The bigger problem, of course, is that the rest of us are dragged down with them into the consequences of their foolishness.

We’re also admonished in the third chapter of II Timothy,

But realize this, that in the last days difficult times will come. For men will be lovers of self, lovers of money, boastful, arrogant, revilers . . . ungrateful, unholy, unloving, irreconcilable, malicious gossips, without self-control, brutal, haters of good, treacherous, reckless, conceited, lovers of pleasure rather than lovers of God, holding to a form of godliness, although they have denied its power. Avoid such men as these.

I look at that list and see the man who is now the presumptive nominee for the Republicans. His lifestyle is pretty much drawn from this description. And you are telling me I am supposed to vote for him? I will instead take the instruction of that final sentence: avoid such men as these.

Finally, I go to Romans, chapter 1, where in a passage the deals directly with the sin of homosexuality (yes, I said sin, so I might expect some societal blowback for that), Paul then goes on to say,

And just as they did not see fit to acknowledge God any longer, God gave them over to a depraved mind, to do those things which are not proper, being filled with all unrighteousness, wickedness, greed, evil; . . . strife, deceit, malice . . . insolent, arrogant, boastful, inventors of evil . . . without understanding, untrustworthy. . . . And although they know the ordinance of God, that those who practice such things are worthy of death, they not only do the same, but also give hearty approval to those who practice them.

Are we really at that point in our society? It’s no cliché to say that we need to pray now more than ever. Our only hope is to cry out for God’s mercy. Consequences will come first, but we hold out for mercy in the end if enough people awaken to the truth and realize we are on the path to destruction.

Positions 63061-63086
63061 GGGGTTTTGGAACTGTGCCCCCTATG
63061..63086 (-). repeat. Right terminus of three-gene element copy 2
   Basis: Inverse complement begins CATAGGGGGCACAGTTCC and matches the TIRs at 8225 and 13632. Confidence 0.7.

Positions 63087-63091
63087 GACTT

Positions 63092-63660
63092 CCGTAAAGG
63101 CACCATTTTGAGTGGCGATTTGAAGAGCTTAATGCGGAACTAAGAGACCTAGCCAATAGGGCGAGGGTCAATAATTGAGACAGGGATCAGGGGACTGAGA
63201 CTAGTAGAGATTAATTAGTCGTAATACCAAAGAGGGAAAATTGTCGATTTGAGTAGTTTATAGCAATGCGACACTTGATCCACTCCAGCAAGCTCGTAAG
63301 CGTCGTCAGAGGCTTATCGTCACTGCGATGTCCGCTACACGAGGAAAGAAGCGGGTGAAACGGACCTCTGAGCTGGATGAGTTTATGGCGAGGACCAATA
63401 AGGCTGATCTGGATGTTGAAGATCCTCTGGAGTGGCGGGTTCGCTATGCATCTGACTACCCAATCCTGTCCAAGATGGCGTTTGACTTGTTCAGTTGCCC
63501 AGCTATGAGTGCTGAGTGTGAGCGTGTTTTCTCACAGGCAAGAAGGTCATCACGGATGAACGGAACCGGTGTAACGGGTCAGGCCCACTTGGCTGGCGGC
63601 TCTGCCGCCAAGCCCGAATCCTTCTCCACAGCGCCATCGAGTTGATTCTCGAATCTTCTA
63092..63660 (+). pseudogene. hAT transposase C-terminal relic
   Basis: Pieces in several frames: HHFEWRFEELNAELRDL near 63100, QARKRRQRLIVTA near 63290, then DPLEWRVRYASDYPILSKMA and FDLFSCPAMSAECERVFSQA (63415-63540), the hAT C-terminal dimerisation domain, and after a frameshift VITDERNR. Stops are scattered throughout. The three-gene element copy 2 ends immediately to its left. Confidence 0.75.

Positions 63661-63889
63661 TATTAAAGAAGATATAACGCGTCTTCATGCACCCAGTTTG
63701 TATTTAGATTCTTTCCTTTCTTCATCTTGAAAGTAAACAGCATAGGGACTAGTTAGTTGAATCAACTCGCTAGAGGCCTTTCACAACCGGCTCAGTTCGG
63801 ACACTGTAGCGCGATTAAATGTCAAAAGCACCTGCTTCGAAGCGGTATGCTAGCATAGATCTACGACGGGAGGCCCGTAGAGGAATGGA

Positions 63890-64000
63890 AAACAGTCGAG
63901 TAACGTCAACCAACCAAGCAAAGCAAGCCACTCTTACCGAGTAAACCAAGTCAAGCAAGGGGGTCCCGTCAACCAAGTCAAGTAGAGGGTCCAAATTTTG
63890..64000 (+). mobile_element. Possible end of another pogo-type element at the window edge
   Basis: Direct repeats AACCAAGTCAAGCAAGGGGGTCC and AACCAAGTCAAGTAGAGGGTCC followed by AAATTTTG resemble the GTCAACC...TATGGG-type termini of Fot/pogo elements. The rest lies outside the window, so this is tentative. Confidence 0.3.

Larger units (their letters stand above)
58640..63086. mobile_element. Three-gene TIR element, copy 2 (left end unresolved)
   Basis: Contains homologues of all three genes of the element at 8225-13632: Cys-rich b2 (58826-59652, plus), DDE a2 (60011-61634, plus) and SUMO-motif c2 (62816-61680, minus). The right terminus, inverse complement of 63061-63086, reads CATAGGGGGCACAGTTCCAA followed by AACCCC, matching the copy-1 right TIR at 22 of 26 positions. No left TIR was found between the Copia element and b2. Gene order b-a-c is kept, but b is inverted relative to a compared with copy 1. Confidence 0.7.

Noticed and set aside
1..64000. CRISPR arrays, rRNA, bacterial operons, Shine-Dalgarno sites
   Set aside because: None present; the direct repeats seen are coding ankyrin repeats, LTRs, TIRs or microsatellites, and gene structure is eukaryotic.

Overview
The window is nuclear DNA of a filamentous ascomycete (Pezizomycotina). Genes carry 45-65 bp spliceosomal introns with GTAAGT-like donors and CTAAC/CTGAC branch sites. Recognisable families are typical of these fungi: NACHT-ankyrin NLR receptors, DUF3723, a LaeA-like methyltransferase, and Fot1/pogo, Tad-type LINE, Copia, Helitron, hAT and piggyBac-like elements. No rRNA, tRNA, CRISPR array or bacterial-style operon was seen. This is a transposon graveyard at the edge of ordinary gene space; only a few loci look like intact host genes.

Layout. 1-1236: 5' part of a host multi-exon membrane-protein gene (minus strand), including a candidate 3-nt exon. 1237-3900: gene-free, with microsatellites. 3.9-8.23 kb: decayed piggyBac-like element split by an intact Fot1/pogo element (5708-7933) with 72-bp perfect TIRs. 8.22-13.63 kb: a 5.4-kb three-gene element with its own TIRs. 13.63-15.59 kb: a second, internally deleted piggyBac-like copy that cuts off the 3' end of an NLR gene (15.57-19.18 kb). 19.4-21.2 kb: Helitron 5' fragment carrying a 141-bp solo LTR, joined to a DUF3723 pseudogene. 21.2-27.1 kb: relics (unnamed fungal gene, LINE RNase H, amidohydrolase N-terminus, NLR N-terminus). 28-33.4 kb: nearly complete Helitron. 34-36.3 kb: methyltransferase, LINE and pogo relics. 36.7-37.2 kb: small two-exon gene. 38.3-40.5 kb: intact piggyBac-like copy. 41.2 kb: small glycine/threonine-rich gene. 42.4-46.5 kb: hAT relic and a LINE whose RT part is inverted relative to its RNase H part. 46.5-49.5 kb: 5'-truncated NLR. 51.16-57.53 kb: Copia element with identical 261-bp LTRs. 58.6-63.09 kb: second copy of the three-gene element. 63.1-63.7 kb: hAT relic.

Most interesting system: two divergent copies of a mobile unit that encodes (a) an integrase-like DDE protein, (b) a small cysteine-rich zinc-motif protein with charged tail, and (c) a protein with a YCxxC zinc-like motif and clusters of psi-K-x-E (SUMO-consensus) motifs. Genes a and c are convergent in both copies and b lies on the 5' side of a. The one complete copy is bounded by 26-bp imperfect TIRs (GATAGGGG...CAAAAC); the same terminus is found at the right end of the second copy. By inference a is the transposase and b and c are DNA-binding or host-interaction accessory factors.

This hasn’t been a very uplifting post today. There are times for messages of warning and judgment. This is one of those times.

The Moral Majority?

My main reason for writing this blog—its only real purpose—is to bring the Christian message to the forefront as we contemplate the state of our culture and the society in general. Within me resides a hope, which I trust comes from the Giver of All Hope, that what I write can aid, in whatever small way, in restoring a Biblical pattern of thinking that will, in turn, strengthen the foundations upon which our society is built.

I believe there are two chief impediments that are making it difficult to make progress. The first is a misperception that guides some of us hoping for societal restoration; the second is a profound personal failing on the part of those who claim the name of Christ.

What is that misperception? We seem to think that there is a silent majority out there just waiting for the re-emergence of Christian culture. What we fail to understand is that we are living in a post-Christian nation. Whereas, in decades past, most Americans would have subscribed to some type of Christian morality, we are now a nation bitterly divided over the nature of morality—or indeed whether such a thing as morality even exists.

Jerry Falwell, as he attempted to get Christians involved in politics back in the early 1980s, started an organization he called The Moral Majority. It rested on the assumption that most Americans believed in Biblical morality.